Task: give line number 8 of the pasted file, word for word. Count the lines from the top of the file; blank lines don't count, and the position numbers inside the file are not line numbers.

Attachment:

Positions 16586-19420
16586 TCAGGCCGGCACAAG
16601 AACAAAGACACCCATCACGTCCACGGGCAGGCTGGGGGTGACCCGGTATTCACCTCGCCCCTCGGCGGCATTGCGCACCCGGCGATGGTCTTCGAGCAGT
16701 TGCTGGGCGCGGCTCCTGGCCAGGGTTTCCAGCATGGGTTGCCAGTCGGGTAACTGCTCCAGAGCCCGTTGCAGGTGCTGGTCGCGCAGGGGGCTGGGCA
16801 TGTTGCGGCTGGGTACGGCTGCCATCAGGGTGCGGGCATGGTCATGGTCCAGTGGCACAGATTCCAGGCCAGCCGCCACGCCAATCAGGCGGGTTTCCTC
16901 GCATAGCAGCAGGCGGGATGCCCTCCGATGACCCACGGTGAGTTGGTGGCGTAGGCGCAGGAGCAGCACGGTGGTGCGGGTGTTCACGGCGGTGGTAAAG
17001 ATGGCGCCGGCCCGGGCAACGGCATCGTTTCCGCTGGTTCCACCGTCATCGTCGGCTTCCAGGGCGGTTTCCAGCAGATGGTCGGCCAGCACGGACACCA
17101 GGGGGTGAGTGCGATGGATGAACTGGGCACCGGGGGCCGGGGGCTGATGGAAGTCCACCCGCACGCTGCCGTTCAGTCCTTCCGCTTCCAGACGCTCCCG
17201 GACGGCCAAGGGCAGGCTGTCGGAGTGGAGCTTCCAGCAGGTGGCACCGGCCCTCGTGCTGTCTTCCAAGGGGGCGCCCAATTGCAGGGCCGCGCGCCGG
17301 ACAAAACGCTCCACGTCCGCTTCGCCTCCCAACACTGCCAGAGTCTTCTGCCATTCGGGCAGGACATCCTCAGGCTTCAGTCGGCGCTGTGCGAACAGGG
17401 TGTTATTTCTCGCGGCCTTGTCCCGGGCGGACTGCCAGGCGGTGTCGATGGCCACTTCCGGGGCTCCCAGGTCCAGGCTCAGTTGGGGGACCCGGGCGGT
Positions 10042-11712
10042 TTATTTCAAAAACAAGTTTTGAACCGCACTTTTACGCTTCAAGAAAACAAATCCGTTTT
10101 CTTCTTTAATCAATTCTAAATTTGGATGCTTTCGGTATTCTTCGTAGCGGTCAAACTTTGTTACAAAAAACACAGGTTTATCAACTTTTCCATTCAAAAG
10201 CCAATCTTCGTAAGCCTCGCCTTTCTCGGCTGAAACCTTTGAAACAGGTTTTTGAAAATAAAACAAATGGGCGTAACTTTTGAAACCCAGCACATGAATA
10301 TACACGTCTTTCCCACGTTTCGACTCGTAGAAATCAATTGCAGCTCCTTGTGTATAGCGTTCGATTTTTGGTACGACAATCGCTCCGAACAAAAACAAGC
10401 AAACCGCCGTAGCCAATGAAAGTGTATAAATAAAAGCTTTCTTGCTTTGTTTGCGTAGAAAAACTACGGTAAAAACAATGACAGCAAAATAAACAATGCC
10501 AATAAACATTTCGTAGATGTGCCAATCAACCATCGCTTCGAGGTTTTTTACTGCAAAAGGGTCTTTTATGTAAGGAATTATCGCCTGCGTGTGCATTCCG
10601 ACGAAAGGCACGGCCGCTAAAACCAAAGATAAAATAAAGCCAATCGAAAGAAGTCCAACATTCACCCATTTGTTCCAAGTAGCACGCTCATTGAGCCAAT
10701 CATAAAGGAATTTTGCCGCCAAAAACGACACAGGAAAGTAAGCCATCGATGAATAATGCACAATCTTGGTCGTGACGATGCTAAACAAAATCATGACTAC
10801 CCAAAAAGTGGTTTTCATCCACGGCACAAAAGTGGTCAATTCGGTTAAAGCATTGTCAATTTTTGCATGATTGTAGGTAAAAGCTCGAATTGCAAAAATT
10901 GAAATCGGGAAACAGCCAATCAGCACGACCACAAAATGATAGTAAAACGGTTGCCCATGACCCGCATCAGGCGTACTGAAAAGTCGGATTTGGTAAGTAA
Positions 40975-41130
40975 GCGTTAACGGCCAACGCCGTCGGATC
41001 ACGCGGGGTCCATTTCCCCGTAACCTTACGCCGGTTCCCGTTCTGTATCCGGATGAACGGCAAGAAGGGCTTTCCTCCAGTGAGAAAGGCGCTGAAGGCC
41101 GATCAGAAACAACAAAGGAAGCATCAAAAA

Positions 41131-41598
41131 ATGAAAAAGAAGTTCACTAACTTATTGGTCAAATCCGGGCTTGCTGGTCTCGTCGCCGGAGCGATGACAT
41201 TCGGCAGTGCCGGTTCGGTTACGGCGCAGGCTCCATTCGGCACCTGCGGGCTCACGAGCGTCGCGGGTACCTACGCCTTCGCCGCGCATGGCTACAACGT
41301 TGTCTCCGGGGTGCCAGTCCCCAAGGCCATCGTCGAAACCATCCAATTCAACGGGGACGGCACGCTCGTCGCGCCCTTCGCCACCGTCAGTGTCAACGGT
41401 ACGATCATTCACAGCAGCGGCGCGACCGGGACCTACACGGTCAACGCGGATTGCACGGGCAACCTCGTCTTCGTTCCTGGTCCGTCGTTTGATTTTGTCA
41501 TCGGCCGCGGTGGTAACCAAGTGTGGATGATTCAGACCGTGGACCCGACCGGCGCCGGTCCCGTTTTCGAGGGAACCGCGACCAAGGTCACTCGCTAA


17101 GGGGGTGAGTGCGATGGATGAACTGGGCACCGGGGGCCGGGGGCTGATGGAAGTCCACCCGCACGCTGCCGTTCAGTCCTTCCGCTTCCAGACGCTCCCG